“The people apprehended during these events are mainly armed and dangerous individuals,” Senegalese Director of Public Security, Ibrahima Diop, said in a televised message to the country, adding that some of those arrested were carrying knives, firearms and Molotov cocktails.  Diop reported that more than 500 people had been arrested during the protests.


In light of such unrest, I thought Sall had acted with some courage when he announced that he would not seek reelection.  Would there were more politicians who were willing to sacrifice their careers—and their self-importance—to the greater good!  Sall’s announcement earned him a July 5 BBC headline that suggested genuine statesmanship:  “Senegal's Macky Sall defuses a political timebomb by not seeking a third term.”


As it turned out, in a series of ruling-party crackdowns, Sall negated whatever selflessness he appeared to manifest on behalf of his nation.  Courts sentenced Sonko to two years in prison, which sentence prevent him from running for president in 2024.  On September 8 of this year, Melissa Chemam of Radio France Internationale reported that “Senegalese authorities have experts and rights groups worried by their recent arrests, infringements on press freedom, internet shutdowns, and the repression of protests.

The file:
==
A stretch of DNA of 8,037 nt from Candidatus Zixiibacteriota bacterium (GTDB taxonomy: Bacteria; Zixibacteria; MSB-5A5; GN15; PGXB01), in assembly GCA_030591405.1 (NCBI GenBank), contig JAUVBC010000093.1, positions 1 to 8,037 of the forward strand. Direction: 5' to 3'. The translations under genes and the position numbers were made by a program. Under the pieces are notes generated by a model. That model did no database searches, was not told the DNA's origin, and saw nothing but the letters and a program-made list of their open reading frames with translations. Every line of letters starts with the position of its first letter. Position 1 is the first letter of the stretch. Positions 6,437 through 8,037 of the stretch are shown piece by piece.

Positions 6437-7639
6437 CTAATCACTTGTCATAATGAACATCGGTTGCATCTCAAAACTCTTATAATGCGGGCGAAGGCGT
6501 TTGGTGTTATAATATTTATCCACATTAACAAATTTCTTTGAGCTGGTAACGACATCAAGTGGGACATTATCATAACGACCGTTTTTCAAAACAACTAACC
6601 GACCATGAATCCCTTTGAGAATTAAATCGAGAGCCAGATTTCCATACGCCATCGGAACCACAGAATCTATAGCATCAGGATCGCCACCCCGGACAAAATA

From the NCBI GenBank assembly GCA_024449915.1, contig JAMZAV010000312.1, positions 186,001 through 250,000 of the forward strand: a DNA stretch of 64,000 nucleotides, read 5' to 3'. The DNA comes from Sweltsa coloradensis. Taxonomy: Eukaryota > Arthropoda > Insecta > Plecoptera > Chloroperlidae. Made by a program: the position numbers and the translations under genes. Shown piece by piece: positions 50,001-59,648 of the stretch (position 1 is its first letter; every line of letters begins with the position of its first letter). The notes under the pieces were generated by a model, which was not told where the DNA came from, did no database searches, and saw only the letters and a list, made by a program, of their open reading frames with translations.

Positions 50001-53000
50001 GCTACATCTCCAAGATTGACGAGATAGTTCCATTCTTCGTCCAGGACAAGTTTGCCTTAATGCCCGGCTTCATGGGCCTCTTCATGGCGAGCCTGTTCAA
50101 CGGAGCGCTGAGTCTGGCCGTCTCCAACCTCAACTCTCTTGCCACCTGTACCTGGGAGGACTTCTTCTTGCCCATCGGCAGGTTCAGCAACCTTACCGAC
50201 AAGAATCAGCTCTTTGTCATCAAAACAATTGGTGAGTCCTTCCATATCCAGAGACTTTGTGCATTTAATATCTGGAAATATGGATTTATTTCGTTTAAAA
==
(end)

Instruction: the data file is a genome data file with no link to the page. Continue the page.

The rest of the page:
She went on to report regular internet shutdowns, the arrest of prominent human rights activist and journalist Alé Niang who had the audacity to call for Sonko’s release, and the imprisonment and subsequent expulsion (to France) of Sonko’s lawyer.  Most distressing of all was news that Ousmane Sonko had begun a hunger strike to protest his imprisonment and disqualification from candidacy.


Then the most startling news broke:  Just two days ago—on October 23, 2023—Ousmane Sonko slipped into a “deep coma” in a Dakar hospital, a consequence of the hunger strike he resumed earlier this month to “support the opponents to President Macky Sall, and to call for freedom for political prisoners ahead of next year's elections,” according to an October 25 RFI breaking story from Melissa Chemam.


Chemam’s article ended with more alarming news:   “This weekend, presidential candidates in many parts of Senegal denounced a number of arrests of supporters as they collected political sponsorship, a crucial step in the run up to the February 2024 polls.


Autocratic thuggery seems to have been loosed upon the people of Senegal.


It’s essential that Senegal retain its democratic norms and remain a bulwark of democracy in West Africa.  It’s not clear that the United States government has any role in Senegal’s current crisis, other than support for the rule of law—a vague duty that may involve little more than earnest speechifying.  The recent news from my former host country is for me personally heartbreaking, as I think of friends—and the diligent work of the nation’s educators—being met with ruthless crackdowns on free speech.


In the end, I find that my country and Mouhamadou’s are facing some of the same demons.  May our deepest ideals prevail.